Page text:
Researchers at Harvard University have made a shoebox-size sensor that could be used to detect extremely low concentrations of a broad variety of chemicals. The heart of the sensor is an array of tiny but powerful lasers that can be tuned over a wide range of wavelengths.
Sensors for detecting small amounts of gases have numerous applications. They are used to monitor toxic pollutants in the air and water, to test for chemicals in blood or on breath, and to detect impurities in natural gas or commercially synthesized chemicals. The commonly used tool for these applications, a Fourier transform infrared spectrometer, can detect a range of chemicals, but it is not very sensitive, detecting levels in the low parts-per-million range. The instrument is also heavy and bulky–about the size of a large suitcase–restricting the device to laboratory-type settings.
Harvard physics professor Federico Capasso is working on a compact, cheap sensor that can be carried discretely into airports, buildings, industrial manufacturing sites, and hospitals, and detect parts-per-billion volumes. The new device, which Capasso and his colleagues will showcase in May at the 2008 Conference on Lasers and Electro-Optics, is a step toward such an instrument. It is based on a special type of laser known as a quantum cascade laser, which Capasso and others developed at Bell Labs in 1994.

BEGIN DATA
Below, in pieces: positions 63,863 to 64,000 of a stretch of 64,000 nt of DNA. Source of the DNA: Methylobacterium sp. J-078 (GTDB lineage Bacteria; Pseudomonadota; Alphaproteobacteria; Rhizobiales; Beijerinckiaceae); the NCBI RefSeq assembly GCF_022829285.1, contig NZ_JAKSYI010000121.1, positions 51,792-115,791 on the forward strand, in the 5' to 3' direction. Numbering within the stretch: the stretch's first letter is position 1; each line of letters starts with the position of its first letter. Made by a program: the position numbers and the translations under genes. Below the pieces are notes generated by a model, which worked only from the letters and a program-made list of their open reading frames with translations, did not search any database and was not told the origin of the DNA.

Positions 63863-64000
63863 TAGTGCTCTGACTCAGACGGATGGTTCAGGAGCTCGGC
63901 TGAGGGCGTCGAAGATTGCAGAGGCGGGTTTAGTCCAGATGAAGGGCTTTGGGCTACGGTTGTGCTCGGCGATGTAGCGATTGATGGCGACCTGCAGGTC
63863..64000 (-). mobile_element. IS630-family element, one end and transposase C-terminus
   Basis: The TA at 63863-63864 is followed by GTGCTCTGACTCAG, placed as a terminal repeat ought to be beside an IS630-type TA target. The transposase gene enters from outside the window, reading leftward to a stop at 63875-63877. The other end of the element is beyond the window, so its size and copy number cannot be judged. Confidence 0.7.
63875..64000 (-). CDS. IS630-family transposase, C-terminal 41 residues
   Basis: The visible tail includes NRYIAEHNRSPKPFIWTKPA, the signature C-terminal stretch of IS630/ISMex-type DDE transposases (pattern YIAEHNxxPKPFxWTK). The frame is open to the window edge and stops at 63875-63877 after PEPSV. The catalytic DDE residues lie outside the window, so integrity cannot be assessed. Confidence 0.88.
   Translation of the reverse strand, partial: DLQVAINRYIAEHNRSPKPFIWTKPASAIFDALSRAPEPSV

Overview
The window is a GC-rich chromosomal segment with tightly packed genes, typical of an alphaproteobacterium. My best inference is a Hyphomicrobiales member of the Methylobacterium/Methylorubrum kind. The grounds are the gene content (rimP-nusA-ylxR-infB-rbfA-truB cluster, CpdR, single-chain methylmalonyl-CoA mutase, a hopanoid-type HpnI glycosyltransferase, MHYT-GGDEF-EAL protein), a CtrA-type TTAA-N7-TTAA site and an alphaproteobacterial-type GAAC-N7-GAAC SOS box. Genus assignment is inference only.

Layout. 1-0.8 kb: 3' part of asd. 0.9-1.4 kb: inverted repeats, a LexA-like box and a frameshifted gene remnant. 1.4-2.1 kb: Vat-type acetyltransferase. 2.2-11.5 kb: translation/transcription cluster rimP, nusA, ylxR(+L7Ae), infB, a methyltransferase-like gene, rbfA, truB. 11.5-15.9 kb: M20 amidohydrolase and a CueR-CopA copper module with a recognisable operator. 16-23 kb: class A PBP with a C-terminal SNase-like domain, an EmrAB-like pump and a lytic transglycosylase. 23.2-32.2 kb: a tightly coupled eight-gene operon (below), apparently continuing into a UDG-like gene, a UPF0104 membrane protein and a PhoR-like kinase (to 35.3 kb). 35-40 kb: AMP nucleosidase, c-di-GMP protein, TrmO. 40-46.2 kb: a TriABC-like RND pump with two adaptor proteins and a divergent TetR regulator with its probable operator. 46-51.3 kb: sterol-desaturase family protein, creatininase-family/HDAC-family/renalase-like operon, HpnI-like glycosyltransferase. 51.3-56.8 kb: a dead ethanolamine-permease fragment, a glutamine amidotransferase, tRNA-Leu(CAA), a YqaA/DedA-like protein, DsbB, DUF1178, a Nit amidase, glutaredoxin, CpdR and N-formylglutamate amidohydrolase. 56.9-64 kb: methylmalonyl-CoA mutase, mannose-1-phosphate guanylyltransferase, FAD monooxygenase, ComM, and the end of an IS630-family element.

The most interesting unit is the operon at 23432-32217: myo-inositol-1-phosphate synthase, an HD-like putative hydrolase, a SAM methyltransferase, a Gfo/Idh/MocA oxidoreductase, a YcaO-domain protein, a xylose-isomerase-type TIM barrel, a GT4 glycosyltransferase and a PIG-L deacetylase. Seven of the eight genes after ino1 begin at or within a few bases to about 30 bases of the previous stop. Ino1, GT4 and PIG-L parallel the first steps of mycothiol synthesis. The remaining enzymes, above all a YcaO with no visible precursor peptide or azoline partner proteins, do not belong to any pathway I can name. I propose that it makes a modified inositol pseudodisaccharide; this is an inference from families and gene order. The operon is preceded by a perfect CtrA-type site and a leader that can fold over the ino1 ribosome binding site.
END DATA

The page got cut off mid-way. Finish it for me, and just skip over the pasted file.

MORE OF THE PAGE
Quantum cascade lasers can be designed to emit light at any wavelength between 3 and 15 micrometers. This region of the spectrum, the mid-infrared, is important for chemical sensing. Most chemical bonds inside molecules respond to these frequencies by vibrating. Researchers can identify the chemical composition of materials based on the way the molecules vibrate.
Right now, quantum cascade lasers are used mostly in laboratories to detect gases at levels as low as one part per billion. The lasers emit light in a narrow range of mid-infrared wavelengths and can target at the most one to three molecules, says Frank Tittel, an electrical- and computer-engineering professor at Rice University, who has developed several laser spectrometers used by NASA and the EPA. The challenge is to make a portable and affordable laser source that emits a broad range of wavelengths.
The new sensor contains an array of 32 lasers, which the researchers fabricated using standard semiconductor processing methods. A microcontroller chip controls the lasers. Each laser emits light at a specific wavelength, which can be tuned by slightly changing the temperature of the laser. “It can achieve continuous coverage within a range of 8.7 to 9.4 micrometers,” says Harvard researcher Mikhail Belkin, who was involved in the work. The researchers plan to extend the range by adding more lasers to the array.
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